17 Actions in Three Months: Tzachi Hanegbi Was Israel's Communications Minister in Title Only

Hanegbi should have been more involved, particularly in light of the fact that in July 2016 he was assigned responsibility for landline telephony and for Bezeq, key areas for the ministry, after Netanyahu recused himself from the issues

Tzachi Hanegbi with Benjamin Netanyahu.
Tzachi Hanegbi with Benjamin Netanyahu. Emil Salman

When Tzachi Hanegbi was appointed acting communications minister in February, he promised to familiarize himself with his new position and make decisions independently from Prime Minister Benjamin Netanyahu, who had previously held the portfolio.

But entries in Hanegbi’s appointments book show he engaged in just 17 actions of any kind on behalf of the ministry during his three-month tenure. Ayoub Kara was appointed communication minister in May. Hanegbi’s diary entries were obtained by Hatzlacha, the Consumer Movement for the Promotion of a Fair Society and Economy.

The implication is that Hanegbi, who served concurrently as minister for regional cooperation, a position he still holds, left the Communication Ministry’s day-to-day operations and policy making to others. Hanegbi should have been more involved, particularly in light of the fact that in July 2016 he was assigned responsibility for landline telephony and for Bezeq, key areas for the ministry, after Netanyahu recused himself from the issues.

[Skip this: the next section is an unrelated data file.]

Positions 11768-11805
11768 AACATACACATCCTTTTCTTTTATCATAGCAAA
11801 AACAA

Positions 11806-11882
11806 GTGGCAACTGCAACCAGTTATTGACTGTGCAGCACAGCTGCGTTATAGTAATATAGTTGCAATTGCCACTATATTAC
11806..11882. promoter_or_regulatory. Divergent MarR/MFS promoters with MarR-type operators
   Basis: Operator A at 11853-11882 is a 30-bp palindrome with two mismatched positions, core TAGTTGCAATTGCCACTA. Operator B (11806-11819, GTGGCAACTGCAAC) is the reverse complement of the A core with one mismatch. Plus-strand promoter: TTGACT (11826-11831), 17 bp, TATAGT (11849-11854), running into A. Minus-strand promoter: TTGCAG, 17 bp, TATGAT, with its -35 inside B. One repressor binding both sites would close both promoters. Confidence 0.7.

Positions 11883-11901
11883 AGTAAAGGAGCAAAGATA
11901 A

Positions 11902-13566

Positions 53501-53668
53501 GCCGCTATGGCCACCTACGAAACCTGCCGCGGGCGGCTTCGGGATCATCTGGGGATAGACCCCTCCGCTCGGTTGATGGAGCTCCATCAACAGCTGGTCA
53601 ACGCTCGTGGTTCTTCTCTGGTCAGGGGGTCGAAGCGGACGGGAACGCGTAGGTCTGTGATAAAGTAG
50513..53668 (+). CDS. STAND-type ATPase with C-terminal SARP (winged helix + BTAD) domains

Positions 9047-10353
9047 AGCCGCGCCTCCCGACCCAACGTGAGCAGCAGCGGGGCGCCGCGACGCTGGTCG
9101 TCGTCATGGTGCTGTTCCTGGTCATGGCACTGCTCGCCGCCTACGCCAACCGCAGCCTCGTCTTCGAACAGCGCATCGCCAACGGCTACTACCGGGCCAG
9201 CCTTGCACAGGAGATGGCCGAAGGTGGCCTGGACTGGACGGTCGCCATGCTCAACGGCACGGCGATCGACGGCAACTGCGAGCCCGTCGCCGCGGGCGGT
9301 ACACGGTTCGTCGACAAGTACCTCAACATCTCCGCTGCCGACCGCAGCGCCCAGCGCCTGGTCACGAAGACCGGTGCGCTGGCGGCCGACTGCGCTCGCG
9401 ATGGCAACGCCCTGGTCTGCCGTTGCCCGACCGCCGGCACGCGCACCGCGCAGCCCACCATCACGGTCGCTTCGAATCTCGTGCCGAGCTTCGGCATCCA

His absence from the job could prove to be significant: Netanyahu was forced to relinquish control of the ministry in the wake of a High Court of Justice petition that claimed he held too many portfolios simultaneously and suffered too many conflicts of interests to be an effective communications minister.

The ministry’s director general continued to be Shlomo Filber, a Netanyahu political appointee who is the subject of an Israel Securities Authority investigation. Filber allegedly provided confidential information to Bezeq, among other things.

Three of Hanegbi’s activities during the three months were meetings with Filber, apparently dedicated to Netanyahu’s abortive campaign to close down the new public broadcasting corporation, Kan, and/or to split off its news divisions.

Two of the 17 activities were meetings with the Greek communications minister, one in Israel and a second in the United States.

At no time during his spell as acting communications minister did Hanegbi meet with executives from Bezeq or Hot, two of Israel’s biggest telecommunications companies.